Quick Takes: 2/14/07

  • Deep Focus’ Eric Druckenmiller tackles the issue of appealing to a young audience that is building its own buzz and creating its own spheres of influence.
  • A scanning company has created technology that embeds video within a poster sheet to create a fully-animated movie poster.
  • New Line is apparently pestering people with emails about things in the world involving the number 23 in anticipation for The Number 23.
  • The Little Miss Sunshine creative team is going mobile for their next effort, creating a series of mobile-friendly webisodes.
  • McFarlane Toys will be creating a line of figures that tie in to the Simpsons movie.
  • Netflix is producing and distributing a new documentary about Tony Bennett.
  • The Madman comic and potential movie are both getting a lot of hype from creator Mike Allred.
  • CK has a new round of the book discussion club going on, this time with Al and Laura Ries. If you don’t know who those people are you’re obviously not in advertising or marketing.
  • Visual search engine Pixsy is creating a site devoted to this year’s Oscar nominees. The site creates these sorts of sites as proof of concept examples of the kind of vertical-themed sites it can do for marketers.
  • The complete convergence of movie and video game is getting closer with Ubisoft’s announcement of a new unit to create short films. Those films will at first simply be promotional spots but that will likely change shortly.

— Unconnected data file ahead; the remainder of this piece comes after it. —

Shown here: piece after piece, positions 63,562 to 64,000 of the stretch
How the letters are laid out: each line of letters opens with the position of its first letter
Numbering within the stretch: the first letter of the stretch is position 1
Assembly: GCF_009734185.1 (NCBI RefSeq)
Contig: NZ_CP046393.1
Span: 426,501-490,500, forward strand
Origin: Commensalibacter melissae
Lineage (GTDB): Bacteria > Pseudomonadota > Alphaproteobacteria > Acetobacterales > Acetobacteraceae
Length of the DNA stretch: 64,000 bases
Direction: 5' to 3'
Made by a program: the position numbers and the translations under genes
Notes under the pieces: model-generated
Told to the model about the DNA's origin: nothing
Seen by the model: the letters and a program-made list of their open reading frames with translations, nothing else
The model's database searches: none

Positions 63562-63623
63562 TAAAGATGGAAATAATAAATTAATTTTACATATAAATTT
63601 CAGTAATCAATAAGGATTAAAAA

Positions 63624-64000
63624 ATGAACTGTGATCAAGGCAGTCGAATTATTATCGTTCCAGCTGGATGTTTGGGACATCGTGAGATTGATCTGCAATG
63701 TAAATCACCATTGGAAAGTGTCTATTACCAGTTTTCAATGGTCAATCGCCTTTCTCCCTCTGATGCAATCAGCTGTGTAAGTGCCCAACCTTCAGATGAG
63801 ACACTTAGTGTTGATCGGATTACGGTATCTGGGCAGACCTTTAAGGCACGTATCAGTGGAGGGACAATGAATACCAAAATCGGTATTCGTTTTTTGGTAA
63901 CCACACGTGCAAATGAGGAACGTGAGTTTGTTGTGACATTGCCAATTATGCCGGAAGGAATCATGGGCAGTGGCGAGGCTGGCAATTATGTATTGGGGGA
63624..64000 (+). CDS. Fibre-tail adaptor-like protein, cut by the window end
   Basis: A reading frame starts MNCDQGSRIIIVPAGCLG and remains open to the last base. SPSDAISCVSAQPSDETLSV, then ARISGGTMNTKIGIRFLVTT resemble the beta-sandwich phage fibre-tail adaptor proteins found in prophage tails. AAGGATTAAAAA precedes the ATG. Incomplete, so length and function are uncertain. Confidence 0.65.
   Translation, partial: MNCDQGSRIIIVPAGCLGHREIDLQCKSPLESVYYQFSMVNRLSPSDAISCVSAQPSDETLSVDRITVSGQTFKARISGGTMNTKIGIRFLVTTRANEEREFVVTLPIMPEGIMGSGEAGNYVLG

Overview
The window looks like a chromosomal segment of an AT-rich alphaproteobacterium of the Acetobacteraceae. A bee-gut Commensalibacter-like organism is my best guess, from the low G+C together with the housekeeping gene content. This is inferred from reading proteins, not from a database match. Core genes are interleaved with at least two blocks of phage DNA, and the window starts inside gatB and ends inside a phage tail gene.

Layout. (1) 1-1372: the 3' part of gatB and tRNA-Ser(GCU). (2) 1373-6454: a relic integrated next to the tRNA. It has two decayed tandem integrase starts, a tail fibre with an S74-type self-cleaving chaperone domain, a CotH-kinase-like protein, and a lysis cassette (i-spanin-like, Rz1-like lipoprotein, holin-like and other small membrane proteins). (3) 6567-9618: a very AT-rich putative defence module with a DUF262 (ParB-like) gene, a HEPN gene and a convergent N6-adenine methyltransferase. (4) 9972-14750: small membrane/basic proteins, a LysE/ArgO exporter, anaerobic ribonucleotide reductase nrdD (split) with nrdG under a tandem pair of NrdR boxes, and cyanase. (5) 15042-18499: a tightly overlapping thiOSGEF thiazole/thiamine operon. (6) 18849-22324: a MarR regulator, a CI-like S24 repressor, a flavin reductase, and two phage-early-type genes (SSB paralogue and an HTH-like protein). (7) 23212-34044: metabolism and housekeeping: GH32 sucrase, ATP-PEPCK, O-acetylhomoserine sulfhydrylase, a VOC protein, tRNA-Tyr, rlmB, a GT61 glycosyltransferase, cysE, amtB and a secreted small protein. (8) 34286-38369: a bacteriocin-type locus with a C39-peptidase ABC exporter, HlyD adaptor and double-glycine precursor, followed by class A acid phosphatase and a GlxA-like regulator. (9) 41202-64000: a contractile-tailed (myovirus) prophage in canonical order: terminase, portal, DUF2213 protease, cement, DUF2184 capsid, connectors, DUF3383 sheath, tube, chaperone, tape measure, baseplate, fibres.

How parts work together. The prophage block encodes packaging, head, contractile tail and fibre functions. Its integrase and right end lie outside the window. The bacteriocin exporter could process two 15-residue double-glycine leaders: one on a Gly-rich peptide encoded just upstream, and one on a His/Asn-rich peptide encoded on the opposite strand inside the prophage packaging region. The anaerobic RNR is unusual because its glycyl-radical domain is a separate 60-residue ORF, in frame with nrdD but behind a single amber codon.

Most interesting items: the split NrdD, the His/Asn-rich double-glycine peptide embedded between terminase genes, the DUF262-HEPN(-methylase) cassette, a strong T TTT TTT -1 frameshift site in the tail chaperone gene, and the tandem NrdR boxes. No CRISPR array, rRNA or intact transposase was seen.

• Blockbuster has a list of the top rentals among Oscar nominated flicks.

Valentine’s Day e-cards from Disney and Paramount

Since it’s Valentine’s Day, both Disney and Paramount have created e-cards you can send your loved one that double as promotions for upcoming movies. Disney has Meet the Robinsons-themed greetings (of which John has screenshots) and Paramount has, oddly, created e-cards for Blake Snake Moan.

Why can’t I watch Little Children?

I really, really want to watch Little Children. Why can’t I?

This is the same question I could ask about The Queen, Children of Men or Pan’s Labyrinth among countless others. They look like quality movies and I’ve actually already added them to my Netflix queue, but now is when the marketing campaign is in full gear. The problem is that, because I’ve chosen to locate my family in the suburbs these movies are, for the most part, not playing anywhere near me. This was obviously a dumb move and, if I were really a movie fan who was committed to seeing quality flicks I would have chosen to live in the heart of the city.

I’m bringing this up because of a post by Nathanial on the Film Experience blog that points out how ridiculous multi-million dollar marketing campaigns are if you’re not going to make the product being marketed available to as much of the potential audience as possible. This is, and I’m sorry if this isn’t all that constructive, idiotic. If any other business were run like this the company would be, quite frankly, out of business pretty quickly.

Distribution needs to change so that people can see the movies being marketed. Otherwise releasing them theatrically actually wastes money.